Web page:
To investigate the difference of the charge transport properties between pure DSSCs and Ca-doped DSSCs, we performed electrochemical impedance spectroscopy (EIS) analysis. EIS has been widely employed to investigate the electron transport in DSSCs, for example, measuring the respective time constants for charge combination and for the combined processes of charge collection. From the measured spectra of EIS, we can get reliable value of the parameter. Figure 2 shows the EIS spectra of pure DSSCs and Ca-doped DSSCs, the impedance spectra of DSSCs based on the pure TiO2 and Ca-doped TiO2 were measured from 0.1 to 105 Hz in the illumination at the applied bias of . The spectra are composed of two semicircles: the small semicircle in the high frequency range of 103 to 105 Hz fitted to a charge transfer resistance () at the interfaces of the redox electrolyte/Pt counter electrode and FTO/TiO2 and the large semicircle in the frequency range of 1 to 103 Hz fitted to a transport resistance (), which is related to the charge transport resistance of the accumulation/transport [13] of the injected electrons within TiO2 film and the charge transport resistance at the TiO2/redox electrolyte interfaces. This large semicircle is the major concern here. As shown in Figure 2, the large semicircle got smaller with the increase of Ca in TiO2 films. This change reflected the acceleration of electron transport process in TiO2 photoanode. The modeled internal resistances of the DSSCs based on five different electrodes are exhibited in Table 2, in which is the electron transport time, is the electron lifetime, is charge transport resistance, and is the charge collection efficiency of DSSCs. The apparent value of can be estimated on the basis of the and data from the following [14]:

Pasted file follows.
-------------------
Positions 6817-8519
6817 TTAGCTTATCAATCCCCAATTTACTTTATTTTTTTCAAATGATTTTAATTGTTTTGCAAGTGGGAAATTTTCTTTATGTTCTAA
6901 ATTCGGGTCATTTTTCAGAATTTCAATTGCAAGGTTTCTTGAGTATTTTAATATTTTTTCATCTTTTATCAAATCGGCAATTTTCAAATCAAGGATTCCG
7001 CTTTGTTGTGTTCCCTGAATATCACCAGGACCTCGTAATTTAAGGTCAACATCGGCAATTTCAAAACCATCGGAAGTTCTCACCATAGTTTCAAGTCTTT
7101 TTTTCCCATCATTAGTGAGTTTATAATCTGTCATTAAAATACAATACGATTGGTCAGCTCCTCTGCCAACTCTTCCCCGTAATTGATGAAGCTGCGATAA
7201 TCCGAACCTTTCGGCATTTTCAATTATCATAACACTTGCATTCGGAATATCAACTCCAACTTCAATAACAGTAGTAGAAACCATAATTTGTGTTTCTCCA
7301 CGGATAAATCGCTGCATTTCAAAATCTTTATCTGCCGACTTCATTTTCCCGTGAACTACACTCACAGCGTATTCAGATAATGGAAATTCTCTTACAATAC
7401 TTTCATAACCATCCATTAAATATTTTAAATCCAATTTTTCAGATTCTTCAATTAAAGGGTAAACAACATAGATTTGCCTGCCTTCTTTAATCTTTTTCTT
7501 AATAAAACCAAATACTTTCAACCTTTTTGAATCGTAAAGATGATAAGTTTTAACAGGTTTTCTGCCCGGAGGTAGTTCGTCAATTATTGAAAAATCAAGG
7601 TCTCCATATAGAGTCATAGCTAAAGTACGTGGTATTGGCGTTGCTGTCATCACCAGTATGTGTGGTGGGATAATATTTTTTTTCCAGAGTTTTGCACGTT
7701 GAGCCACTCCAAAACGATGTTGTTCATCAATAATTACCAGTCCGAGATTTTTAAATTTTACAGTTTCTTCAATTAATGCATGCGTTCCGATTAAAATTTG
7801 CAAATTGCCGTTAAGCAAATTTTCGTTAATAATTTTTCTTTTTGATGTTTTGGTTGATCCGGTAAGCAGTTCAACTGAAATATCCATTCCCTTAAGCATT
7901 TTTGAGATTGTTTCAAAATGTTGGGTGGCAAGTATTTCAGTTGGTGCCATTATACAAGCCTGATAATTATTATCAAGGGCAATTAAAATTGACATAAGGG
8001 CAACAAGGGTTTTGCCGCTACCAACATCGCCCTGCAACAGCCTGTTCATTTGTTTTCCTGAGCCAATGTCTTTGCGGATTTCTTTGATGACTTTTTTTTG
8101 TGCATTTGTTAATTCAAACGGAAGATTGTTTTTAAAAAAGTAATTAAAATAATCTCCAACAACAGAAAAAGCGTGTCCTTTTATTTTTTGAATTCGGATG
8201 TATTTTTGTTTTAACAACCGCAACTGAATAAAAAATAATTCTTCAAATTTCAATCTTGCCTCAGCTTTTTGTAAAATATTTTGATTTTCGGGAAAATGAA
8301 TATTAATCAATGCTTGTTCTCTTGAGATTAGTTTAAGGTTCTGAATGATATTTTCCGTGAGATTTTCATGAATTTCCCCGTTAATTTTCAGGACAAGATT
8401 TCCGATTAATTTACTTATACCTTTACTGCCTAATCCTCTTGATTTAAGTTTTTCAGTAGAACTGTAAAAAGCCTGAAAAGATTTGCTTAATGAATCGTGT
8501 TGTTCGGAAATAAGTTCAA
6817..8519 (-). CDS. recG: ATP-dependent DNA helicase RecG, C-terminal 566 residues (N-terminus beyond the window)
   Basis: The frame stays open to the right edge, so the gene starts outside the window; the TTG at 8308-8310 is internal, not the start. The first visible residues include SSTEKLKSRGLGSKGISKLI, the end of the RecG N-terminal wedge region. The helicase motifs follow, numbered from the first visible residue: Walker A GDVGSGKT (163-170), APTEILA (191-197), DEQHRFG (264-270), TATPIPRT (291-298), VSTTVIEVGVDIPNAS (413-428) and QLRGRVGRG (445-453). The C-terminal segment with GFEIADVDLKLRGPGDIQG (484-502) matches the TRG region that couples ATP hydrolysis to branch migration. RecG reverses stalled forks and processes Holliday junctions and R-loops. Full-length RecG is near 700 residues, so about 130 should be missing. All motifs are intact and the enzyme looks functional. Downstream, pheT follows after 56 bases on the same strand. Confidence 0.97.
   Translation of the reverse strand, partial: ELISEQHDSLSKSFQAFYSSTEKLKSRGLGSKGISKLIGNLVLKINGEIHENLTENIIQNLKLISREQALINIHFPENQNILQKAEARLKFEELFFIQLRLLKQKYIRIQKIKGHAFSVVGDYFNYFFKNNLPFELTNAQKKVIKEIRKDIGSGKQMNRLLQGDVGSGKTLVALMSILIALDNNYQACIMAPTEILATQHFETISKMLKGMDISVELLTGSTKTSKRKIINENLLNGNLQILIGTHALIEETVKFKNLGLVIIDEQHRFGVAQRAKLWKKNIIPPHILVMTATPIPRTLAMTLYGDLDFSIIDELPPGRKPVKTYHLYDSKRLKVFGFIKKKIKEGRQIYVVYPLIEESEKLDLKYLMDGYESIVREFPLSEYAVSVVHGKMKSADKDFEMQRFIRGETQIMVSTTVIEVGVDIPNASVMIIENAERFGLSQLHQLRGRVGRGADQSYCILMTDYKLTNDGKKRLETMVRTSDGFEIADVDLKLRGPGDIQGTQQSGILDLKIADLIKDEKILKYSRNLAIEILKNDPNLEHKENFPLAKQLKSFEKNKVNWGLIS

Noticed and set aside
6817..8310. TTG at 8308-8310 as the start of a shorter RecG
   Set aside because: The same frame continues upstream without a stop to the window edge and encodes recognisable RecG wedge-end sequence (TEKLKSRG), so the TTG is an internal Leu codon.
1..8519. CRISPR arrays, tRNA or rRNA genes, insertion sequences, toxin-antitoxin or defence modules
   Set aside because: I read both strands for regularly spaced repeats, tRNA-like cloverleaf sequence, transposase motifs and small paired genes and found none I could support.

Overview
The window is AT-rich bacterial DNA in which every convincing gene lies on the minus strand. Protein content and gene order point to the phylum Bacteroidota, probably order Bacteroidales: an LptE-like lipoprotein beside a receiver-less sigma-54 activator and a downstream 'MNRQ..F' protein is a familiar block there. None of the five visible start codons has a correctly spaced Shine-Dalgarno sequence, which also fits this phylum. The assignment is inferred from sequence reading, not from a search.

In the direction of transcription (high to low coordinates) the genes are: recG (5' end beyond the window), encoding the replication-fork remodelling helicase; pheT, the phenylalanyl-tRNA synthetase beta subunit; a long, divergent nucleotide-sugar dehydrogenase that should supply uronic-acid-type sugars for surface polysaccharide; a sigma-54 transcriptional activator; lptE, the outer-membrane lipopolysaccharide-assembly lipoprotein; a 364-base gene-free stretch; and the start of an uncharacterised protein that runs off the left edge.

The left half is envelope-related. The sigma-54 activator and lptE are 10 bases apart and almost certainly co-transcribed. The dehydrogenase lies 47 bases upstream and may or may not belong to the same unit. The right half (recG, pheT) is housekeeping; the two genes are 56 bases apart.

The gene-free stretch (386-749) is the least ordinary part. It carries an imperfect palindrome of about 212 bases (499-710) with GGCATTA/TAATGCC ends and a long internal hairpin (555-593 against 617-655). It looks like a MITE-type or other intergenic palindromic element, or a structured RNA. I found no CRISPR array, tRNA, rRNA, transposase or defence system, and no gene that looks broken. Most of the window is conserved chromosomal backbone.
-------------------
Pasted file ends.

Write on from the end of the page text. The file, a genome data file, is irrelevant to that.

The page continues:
DSSCsDoping/ppm//ms/ms